Hayeon Kayla Lee is a current 8th grader at Reed who is also a current ABC Scholar. Congrats Hayeon! Hayeon has this to say about her experience applying for ABC: “It may seem scary at first, due to competing with all the kids from California who are just as motivated as you! The first advice I would give, would be to try ABC out. A Better Chance helped me prep for how to act, and gave me advice about what to do for high school. By becoming a Better Chance Scholar, I learned what to expect for my future and how to overcome hurdles of life when I come across them.”

For more information please visit abetterchance.org.


 

Jack Kent Cooke Award 2014

Two Reed students won this prestigious award in 2014: Hangyu Lyna Kim and Hayeon Kayla Lee. Congratulations to you both!

Hangyu writes: “Jack Kent Cooke Young Scholars Program selects around 65 scholars each year. The award is meant to value the kind of person you are, not necessarily just your inborn talents. The support is intended to develop your character. I am honored to have been chosen. Academic support for us starts in the summer of 8th grade, and continues until the conclusion of high school. The support includes financial aid as well as an “Educational Advisor” to give personal support and advice. The admissions officers at Jack Kent Cooke are looking for many things: passion, curiosity, integrity, and the ability to adapt. What they are NOT looking for is an impressive record of winning awards. All you need to show them is that you make the best of what you are given, and remain optimistic throughout. For me, Jack Kent Cooke means that I can pursue my interests, wherever they may lead. If you are thinking of applying for this award next year, I feel that as long as you show them what you believe is important to you – your values – and honestly represent the experiences that have changed you, the officers at Jack Kent Cooke will connect with you.”

Hayeon adds: “Although thousands of applicants try out for this scholarship, you shouldn’t be scared: be a risk taker. Luckily, for the Jack Kent Cooke scholarship, you learn even if you don’t “win”. The Jack Kent Cooke application develops your writing skill and organization so that you are fully prepared when high school applications come around, and even college applications! For me, the Jack Kent Cooke Young Scholars Program is a place to try out new things and always try my best!”


 

Reed Student Awarded Disney Grant for Global Youth Service Day 2015

April 8, 2015
Laurent Chang’15 has been awarded a Disney Friends for Change Youth Grant through Youth Services America (YSA). The grant will support Chang in leading a community service project for Global Youth Service Day (GYSD).  Chang is one of 125 children and teens across the country who were awarded grants to support projects that make a positive, lasting change in the world.  “Laurent is a true Friend for Change,” said Steven A. Culbertson, president and CEO of YSA: “He has found his voice, and is taking action to make an impact on the vital community issue of bilingual career mentorship. We are so proud of his creativity and leadership.” Congrats Laurent!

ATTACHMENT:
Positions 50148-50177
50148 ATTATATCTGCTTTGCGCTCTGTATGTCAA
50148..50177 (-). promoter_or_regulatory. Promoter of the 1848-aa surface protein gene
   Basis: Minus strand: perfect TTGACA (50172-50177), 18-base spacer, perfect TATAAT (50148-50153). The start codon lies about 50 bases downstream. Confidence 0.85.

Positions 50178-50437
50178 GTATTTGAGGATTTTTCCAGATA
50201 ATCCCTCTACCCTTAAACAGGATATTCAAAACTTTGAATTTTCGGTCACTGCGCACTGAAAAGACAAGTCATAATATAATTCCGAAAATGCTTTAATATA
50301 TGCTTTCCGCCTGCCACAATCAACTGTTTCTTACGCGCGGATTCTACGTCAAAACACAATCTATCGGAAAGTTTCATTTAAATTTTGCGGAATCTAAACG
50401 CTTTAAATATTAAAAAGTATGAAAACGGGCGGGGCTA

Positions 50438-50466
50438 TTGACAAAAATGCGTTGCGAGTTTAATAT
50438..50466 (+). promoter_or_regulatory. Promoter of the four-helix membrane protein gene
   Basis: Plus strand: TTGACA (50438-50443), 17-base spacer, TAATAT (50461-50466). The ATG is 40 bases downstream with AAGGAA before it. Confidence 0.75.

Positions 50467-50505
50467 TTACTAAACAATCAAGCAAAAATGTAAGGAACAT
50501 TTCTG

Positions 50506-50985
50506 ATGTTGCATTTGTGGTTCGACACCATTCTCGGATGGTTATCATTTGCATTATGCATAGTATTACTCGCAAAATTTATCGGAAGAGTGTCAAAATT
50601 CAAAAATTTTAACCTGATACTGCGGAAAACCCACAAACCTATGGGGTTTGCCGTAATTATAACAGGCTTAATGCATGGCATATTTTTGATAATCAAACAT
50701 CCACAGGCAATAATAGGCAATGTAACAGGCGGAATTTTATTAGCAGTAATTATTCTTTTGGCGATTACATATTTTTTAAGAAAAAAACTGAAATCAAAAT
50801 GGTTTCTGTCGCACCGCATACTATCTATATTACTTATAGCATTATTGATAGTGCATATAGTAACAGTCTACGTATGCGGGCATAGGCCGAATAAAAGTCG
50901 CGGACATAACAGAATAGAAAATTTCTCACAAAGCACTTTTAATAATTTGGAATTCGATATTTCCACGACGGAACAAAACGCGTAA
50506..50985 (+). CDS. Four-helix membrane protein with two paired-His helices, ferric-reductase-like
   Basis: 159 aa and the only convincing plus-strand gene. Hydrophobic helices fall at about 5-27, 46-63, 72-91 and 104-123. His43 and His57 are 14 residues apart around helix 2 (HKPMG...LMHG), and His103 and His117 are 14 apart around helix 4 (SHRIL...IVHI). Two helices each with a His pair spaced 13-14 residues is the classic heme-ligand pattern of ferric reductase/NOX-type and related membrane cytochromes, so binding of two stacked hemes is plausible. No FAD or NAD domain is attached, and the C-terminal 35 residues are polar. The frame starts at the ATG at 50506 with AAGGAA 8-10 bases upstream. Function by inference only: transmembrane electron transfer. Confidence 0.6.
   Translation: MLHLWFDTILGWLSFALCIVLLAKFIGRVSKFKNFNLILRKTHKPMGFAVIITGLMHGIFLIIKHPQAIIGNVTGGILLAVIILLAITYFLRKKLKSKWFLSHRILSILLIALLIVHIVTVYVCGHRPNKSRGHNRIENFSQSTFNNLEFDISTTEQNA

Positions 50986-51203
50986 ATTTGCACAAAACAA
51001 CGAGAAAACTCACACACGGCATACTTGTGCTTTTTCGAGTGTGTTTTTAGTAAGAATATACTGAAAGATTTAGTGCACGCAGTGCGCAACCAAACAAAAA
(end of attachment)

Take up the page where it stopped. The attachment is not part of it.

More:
Disney Friends for Change and Youth Service America provide grants to support youth-service projects in communities around the world. More information can be found at www.YSA.org and www.GYSD.org.

NoHo Arts District Creative Writing Essay Winner 2015
Congrats also to Bradley Tavien’15, one of  6 winners of the  North Hollywood Arts District “Fingerprints” creative writing contest . Tavien’s winning essay can currently be found at www.forksntheroad.com.  “Fingerprints” is a community art project which will convert one of North Hollywood’s largest billboards into a brand new mural that celebrates the history and vitality of the NoHo Arts District. Imagery from Tavien’s essay will be used in this mural, which will be located at the crossroads of Vineland, Lankershim, and Camarillo/Riverside Drive.

 

Highland Hall Waldorf School ScholarshipHighland Hall Waldorf School in Northridge has opened its scholarship application process for the 2016-2017 academic year. Students of Excellence Merit Scholarship will be awarded to five students with financial need who demonstrate high achievement in academics, music, arts, leadership/community service or athletics. The scholarship covers full tuition for the academic year. To learn more, please contact Highland Hall Waldorf School.


High School Programs: Student Reviews

LAUSD Cleveland and North Hollywood Highly Gifted Magnets